COUNTRYSIDE, Ill. — It’s a beautiful fall weekend in Chicagoland, and Mark Pera’s campaign for Congress is humming.
Volunteers waving campaign signs outside his headquarters here elicit the occasional friendly honk from passing motorists, and canvassers are out gathering signatures to get Pera, an assistant Cook County state’s attorney, on the Feb. 5 Democratic primary ballot to challenge Rep. Dan Lipinski.
Nearby, on the southwest side of Chicago, nothing is stirring at the campaign office of another Democratic contender in the 3rd district, lawyer Jim Capparelli. A map of the district is posted on the wall and a table is lined with clipboards and phones, but while it is just four months to primary day, there is no activity inside.
Pera wants voters to think about how Lipinski was put in office — and he also is running to Lipinski’s left on issues such as the Iraq War, abortion rights, stem-cell research and energy. But his chances of making it to Congress may have as much to do with Chicago machine politics as the quality of his campaign — and the incumbent’s.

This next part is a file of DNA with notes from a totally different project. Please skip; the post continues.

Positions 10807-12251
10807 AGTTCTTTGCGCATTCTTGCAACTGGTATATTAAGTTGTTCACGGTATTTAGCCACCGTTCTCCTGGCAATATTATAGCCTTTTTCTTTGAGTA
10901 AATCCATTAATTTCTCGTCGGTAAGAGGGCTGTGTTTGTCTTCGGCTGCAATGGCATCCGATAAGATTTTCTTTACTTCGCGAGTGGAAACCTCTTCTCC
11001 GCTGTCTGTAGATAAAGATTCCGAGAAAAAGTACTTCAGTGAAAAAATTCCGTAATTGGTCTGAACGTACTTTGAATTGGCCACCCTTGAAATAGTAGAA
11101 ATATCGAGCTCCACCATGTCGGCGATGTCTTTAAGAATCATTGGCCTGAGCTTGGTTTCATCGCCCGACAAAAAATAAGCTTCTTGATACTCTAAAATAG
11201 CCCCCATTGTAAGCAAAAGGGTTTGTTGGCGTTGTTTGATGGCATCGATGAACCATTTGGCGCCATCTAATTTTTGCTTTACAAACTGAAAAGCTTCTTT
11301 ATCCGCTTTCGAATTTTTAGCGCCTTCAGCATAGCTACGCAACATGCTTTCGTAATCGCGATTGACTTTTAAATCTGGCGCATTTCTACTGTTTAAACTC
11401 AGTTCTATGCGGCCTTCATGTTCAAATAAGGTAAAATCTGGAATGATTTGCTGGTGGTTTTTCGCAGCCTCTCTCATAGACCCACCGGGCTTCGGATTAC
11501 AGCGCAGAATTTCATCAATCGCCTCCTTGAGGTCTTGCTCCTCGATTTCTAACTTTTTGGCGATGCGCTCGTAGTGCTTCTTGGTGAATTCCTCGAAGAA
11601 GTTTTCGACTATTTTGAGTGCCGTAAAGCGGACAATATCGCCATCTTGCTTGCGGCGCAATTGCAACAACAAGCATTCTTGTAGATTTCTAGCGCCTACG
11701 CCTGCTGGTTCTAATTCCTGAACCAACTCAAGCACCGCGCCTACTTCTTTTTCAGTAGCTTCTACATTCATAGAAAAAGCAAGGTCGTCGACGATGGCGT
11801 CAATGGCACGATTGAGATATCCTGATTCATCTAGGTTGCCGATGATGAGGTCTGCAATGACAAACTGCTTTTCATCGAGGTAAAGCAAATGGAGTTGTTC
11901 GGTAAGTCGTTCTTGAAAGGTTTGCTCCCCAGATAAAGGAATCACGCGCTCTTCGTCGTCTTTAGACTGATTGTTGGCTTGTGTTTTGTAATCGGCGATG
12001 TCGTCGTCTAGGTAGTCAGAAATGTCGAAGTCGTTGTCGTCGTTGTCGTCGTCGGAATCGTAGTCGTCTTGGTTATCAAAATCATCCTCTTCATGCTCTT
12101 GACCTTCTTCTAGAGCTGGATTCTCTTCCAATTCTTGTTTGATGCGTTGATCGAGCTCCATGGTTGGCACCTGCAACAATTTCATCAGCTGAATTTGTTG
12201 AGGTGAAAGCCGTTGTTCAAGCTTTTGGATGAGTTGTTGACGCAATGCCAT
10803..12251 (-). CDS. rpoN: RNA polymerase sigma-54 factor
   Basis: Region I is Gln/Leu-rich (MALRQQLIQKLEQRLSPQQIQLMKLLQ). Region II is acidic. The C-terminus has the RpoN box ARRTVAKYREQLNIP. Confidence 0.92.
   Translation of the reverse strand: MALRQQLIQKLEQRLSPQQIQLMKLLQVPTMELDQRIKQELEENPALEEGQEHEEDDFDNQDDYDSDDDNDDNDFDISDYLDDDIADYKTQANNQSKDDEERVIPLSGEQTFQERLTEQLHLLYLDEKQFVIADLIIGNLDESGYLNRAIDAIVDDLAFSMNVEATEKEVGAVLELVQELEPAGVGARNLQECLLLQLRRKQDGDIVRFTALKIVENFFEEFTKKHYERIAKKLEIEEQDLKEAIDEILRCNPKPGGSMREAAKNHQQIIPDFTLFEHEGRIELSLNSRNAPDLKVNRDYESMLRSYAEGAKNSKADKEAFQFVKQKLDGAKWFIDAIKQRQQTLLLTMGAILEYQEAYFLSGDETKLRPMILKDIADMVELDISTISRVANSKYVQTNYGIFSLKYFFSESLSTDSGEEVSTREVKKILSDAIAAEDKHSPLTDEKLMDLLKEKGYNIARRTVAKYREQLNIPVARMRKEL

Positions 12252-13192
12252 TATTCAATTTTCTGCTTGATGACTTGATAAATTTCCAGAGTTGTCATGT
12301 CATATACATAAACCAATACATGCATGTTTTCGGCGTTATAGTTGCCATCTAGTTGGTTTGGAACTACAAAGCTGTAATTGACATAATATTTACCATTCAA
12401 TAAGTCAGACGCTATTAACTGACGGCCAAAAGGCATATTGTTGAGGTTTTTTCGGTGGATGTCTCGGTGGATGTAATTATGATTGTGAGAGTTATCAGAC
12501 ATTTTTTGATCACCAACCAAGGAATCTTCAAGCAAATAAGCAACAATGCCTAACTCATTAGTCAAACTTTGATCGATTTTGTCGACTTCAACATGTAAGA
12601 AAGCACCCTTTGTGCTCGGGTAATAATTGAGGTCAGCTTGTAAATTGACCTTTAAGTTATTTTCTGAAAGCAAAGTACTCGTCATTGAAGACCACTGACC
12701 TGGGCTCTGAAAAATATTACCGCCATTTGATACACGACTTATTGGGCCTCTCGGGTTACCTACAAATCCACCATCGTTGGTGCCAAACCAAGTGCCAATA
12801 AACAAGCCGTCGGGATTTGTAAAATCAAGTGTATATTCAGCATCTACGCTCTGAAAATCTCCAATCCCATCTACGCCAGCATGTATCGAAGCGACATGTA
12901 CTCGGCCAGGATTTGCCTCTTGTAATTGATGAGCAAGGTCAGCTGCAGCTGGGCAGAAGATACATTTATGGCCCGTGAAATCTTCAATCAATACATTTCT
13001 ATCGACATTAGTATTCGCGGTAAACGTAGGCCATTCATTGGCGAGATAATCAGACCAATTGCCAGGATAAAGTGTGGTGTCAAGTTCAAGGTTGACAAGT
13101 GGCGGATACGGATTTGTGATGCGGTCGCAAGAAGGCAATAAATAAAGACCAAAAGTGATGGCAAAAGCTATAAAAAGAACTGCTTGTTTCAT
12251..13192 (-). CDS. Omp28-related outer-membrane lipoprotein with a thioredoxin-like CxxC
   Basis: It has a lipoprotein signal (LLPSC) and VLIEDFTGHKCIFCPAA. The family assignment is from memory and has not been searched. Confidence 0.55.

Knowledgeable Democrats in the district wonder whether the other two Democrats in the primary, Capparelli especially but also Palos Hills Mayor Jerry Bennett, are trying to reprise what many insiders believe was a stunt designed to clinch Lipinski’s re-election last year.
“I can’t read people’s minds,” Pera said in an interview at his headquarters, “but the objective signs are, the other candidates have no office space, their Web sites are barren.”
On the Trail